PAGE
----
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India's top court delays decision on possible eviction of Rohingya refugees
13 October 2017, 03:45 | Devin Moran
Don't deport Rohingya refugees, human rights must be kept in mind, says Supreme Court
A bench comprising Chief Justice Dipak Misra and Justices AM Khanwilkar and Y Chandrachud said the issue was of great magnitude and therefore, the state has a big role.
Mindful of the centre's concern, the court told the petitioner that they were free to straightaway approach the top SC if any contingency situation arose.
The Court also orders that no Rohingyas will be deported until it will deliver its verdict on the matter.
The apex court said that national importance can not be secondary and at the same time human rights of Rohingyas should be kept in mind.
During the brief hearing, the bench suggested to the Centre not to deport the Rohingya Muslim refugees, but Additional Solicitor General (ASG) Tushar Mehta requested that it should not be written in the order as anything coming on record will have an worldwide ramification. While posting the matter for further hearing on November 21, the court categorically stated that no Rohingyas refugee should be deported until the next date of hearing in the case.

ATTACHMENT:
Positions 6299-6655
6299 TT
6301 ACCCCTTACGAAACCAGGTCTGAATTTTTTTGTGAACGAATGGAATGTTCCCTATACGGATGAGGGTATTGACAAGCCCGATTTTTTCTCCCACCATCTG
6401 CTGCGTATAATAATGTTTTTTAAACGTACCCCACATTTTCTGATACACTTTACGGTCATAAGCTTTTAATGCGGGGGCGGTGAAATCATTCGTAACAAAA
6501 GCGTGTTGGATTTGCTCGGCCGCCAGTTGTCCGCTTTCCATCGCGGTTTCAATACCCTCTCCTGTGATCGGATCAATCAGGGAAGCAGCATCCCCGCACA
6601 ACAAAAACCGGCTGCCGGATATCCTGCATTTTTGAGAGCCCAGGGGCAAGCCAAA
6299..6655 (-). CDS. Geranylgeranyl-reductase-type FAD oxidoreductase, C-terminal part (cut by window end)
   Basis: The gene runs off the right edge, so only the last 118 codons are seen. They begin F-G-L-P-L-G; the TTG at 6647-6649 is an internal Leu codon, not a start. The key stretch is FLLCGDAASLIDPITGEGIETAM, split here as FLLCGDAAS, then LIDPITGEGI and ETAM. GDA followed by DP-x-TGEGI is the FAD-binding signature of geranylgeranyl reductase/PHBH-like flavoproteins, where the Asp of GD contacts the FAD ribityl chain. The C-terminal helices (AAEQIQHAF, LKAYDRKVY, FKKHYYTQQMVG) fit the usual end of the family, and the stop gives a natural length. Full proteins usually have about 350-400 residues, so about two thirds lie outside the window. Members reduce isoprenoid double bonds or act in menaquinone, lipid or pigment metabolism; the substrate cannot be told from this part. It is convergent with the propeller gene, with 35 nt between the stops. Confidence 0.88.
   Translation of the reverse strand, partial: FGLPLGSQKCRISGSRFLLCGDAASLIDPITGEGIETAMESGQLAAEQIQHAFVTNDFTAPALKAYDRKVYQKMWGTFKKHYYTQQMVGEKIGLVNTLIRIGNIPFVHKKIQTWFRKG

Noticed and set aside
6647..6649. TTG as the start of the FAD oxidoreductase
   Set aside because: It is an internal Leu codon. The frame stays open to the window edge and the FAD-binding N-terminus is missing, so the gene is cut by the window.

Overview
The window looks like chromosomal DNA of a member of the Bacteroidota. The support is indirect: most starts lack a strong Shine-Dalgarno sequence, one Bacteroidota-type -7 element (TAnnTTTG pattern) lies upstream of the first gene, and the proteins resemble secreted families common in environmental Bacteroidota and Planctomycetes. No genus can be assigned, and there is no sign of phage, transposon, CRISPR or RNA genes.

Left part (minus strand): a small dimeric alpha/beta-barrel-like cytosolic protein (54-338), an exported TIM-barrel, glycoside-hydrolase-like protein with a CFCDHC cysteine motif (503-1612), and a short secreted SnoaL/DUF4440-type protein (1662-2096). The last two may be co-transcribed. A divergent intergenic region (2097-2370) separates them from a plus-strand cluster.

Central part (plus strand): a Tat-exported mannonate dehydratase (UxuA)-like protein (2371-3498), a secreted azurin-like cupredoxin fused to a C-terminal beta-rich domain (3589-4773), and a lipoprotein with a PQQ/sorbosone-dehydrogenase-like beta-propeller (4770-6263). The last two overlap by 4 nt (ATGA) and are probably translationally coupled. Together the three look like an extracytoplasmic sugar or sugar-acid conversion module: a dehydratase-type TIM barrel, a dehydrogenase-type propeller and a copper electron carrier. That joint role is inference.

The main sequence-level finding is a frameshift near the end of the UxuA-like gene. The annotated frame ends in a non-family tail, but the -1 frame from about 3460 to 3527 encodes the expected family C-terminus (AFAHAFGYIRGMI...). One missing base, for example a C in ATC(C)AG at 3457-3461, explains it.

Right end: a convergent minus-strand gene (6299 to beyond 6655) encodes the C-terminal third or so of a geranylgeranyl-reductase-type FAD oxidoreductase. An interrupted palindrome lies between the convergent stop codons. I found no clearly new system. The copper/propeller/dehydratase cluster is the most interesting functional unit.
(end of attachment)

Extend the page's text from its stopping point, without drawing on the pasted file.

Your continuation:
In a new wave of migration, more than 500,000 Rohingya have fled Myanmar to Bangladesh since a renewed military crackdown began August 25. Around 40,000 Rohingyas are residing in India illegally, as per some inputs.
The plea, filed by two Rohingya immigrants, Mohammad Salimullah and Mohammad Shaqir, claims they had taken refuge in India after escaping from Myanmar due to widespread discrimination, violence and bloodshed against the community there.
Appearing for the petitioners, Fali Nariman contended that the Rohingyas were entitled to the Fundamental Right to Life and Liberty under Article 21 of the Constitution as these rights are applicable equally to citizens and non-citizens of India.
A group of 51 personalities from various fields have written an open letter to Prime Minister Narendra Modi opposing the deportation of Rohingyas arguing that the move would be against India's humanitarian principles and traditions as well as its obligations under global law. The government has said some are extremists who pose a threat to India's security.
"This is simply not the case and the evidence to support these assertions has not held up".
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